For most people the hardest part of exercising is just getting started. Hectic schedules and lack of time certainly contribute to the excuses. But for many people, lack of basic workout knowledge intimidates them and prevents them from even getting started.
It?s easy to understand why some feel overwhelmed about beginning a new fitness routine. Virtually every day the media is bombarding the public with the latest ?diet research? often times contradicting what may have been reported just weeks earlier. And infomercials swear that 20 minutes of this or 15 minutes of that is all that is required to look like a Hollywood star.
With so much information (and misinformation), it can be hard to decipher what fitness regimen will really deliver results. But truthfully, it?s not difficult at all to determine what workout will provide health benefits.
An easy way to get started is utilizing the F.I.T.T. principle. This acronym stands for Frequency, Intensity, Time and Type.
Frequency: As you might expect, this refers to how often you will exercise. After any form of exercise is performed your body completes a process of rebuilding and repairing. So, determining the frequency of exercise is important in order to find a balance that provides just enough stress for the body to adapt and also allows enough rest time for healing.
Intensity: Defined as the amount of effort or work that must be invested in a specific exercise workout. This too requires a good balance to ensure that the intensity is hard enough to overload the body but not so difficult that it results in overtraining, injury or burnout.
Time: Again, this is rather self-explanatory. Time is simply how long each individual session should last. This will vary based on the intensity and type.
Type: What type of exercise will you be doing? Will an exercise session be primarily cardiovascular, resistance training or a combination of both? And, what specific exercises will you perform.
Now you know the F.I.T.T. principle so planning a workout program and getting started should be a breeze. The ACSM (American College of Sport Medicine) has F.I.T.T. guidelines both for cardiovascular work and strength training. For cardiovascular benefits, they recommend exercising for a frequency of 3-5 times per week, at an intensity equal to 60-85 percent of your maximum heart rate for a time of 20-60 minutes. For strength straining they recommend working out a minimum of two times per week at an intensity that is equal to 70-85 percent of your one rep maximum (maximum weight you can use for one rep) for 8-10 reps and 1-3 sets.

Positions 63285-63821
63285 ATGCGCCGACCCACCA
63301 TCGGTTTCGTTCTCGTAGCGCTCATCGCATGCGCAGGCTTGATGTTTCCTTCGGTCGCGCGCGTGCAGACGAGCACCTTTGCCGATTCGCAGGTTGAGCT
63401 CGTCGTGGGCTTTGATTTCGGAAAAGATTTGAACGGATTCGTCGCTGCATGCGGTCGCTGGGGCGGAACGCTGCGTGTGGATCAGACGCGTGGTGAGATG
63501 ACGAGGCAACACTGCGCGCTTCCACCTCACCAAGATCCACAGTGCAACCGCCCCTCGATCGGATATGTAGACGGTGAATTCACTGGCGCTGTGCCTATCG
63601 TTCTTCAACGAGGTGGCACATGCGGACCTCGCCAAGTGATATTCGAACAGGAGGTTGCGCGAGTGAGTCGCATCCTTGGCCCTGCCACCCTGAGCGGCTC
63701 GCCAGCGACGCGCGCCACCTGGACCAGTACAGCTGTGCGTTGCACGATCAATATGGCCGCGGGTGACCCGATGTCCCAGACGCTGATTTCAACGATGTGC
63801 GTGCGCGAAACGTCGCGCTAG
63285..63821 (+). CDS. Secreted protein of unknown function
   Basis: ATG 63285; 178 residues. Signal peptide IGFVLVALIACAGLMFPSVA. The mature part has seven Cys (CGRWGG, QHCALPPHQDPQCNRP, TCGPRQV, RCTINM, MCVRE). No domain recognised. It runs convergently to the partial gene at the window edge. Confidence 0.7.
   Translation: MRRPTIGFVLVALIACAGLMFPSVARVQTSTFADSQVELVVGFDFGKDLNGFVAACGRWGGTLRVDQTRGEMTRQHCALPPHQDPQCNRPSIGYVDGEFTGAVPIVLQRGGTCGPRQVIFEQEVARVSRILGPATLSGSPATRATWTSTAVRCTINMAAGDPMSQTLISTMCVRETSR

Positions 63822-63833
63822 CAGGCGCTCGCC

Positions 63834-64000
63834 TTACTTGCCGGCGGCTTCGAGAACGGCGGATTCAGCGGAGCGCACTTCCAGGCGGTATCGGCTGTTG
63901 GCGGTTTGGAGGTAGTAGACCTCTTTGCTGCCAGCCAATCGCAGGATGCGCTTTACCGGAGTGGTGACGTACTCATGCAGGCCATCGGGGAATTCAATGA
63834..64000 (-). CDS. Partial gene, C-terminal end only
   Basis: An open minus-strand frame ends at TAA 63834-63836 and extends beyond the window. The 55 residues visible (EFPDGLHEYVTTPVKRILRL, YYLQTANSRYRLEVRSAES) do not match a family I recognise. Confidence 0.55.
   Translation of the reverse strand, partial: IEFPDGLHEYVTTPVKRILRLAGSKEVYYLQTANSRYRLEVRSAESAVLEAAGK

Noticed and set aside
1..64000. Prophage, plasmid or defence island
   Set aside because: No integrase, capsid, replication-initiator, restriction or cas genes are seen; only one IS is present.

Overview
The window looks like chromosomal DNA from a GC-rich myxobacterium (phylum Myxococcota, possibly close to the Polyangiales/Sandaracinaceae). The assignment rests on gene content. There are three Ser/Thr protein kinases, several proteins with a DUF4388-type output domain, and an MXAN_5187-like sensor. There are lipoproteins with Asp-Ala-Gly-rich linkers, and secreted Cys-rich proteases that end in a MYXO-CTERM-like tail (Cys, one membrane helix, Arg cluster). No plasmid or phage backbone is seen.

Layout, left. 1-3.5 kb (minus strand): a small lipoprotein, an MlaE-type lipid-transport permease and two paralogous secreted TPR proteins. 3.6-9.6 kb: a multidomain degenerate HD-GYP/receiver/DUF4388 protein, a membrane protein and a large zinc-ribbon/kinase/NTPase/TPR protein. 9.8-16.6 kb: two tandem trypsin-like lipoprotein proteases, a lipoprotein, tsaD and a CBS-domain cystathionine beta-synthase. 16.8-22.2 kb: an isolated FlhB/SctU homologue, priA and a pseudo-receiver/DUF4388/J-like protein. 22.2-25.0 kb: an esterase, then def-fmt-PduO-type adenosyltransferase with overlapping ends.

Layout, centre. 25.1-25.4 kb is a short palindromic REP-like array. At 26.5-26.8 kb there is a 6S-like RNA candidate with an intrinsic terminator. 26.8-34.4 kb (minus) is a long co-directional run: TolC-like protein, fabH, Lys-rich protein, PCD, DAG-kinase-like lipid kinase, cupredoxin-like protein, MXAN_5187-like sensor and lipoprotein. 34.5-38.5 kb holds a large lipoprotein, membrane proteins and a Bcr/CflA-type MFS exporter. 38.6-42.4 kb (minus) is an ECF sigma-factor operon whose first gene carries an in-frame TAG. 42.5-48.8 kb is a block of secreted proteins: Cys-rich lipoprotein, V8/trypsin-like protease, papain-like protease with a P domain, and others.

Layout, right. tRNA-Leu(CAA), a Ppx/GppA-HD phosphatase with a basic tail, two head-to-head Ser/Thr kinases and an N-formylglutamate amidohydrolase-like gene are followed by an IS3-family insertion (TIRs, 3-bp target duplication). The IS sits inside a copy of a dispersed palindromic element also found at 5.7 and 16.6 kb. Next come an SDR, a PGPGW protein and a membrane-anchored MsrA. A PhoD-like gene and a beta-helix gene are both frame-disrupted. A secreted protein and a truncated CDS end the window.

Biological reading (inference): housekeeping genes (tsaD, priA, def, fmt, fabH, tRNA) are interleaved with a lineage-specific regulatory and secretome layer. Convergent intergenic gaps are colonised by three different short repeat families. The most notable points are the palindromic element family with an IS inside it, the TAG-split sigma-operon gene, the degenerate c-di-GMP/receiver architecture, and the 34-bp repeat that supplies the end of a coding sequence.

Planning a new fitness routine by breaking it into the four F.I.T.T. principle pieces allows you to quickly create a workout plan that will truly provide you with results.
For beginner exercisers choosing the Type of exercise may be the best place to start mapping out your routine. After all, if you have the perfect frequency, intensity and time but hate the actual exercise then you'll never do it. So, start with something you like. This may be walking, biking, swimming or something else.
Next determine the Frequency. Consider how much time each week you truly will devote to this workout. Be realistic. There?s no purpose in setting expectations so high that you likely will fail. Remember, the ACSM guidelines are 3-5 times per week, so a good start would be three days.
If you are very limited in your schedule then determining your Time would be the appropriate next step. Otherwise, choose your Intensity level, which will help determine how long your workout session should be. For example, a higher intensity will typically provide more benefit (such as burning more calories in a shorter amount of time). So, choosing to jog may require only 30 minutes of commitment versus walking which may require 45-60 minutes.
Here?s a quick example of both a cardiovascular and resistance workout program that utilizes the F.I.T.T. principle. Walk (Type) at 4 MPH (Intensity) for 45 minutes (Time) four times per week (Frequency). Perform exercises with dumbbells (Type) at 70% of your maximum 1 rep strength (Intensity) for 8-12 reps (Time) 3 times per week (Frequency).
That?s all there is to it. Now get out there and get FITT!
About the author:
Lynn Bode is a certified personal trainer specializing in Internet-based fitness programs. She founded Workouts For You, which provides affordable online exercise programs that are custom designed for each individual. Visit: http://www.workoutsforyou.comfor a free sample workout. Fitness professionals take your business online, visit:
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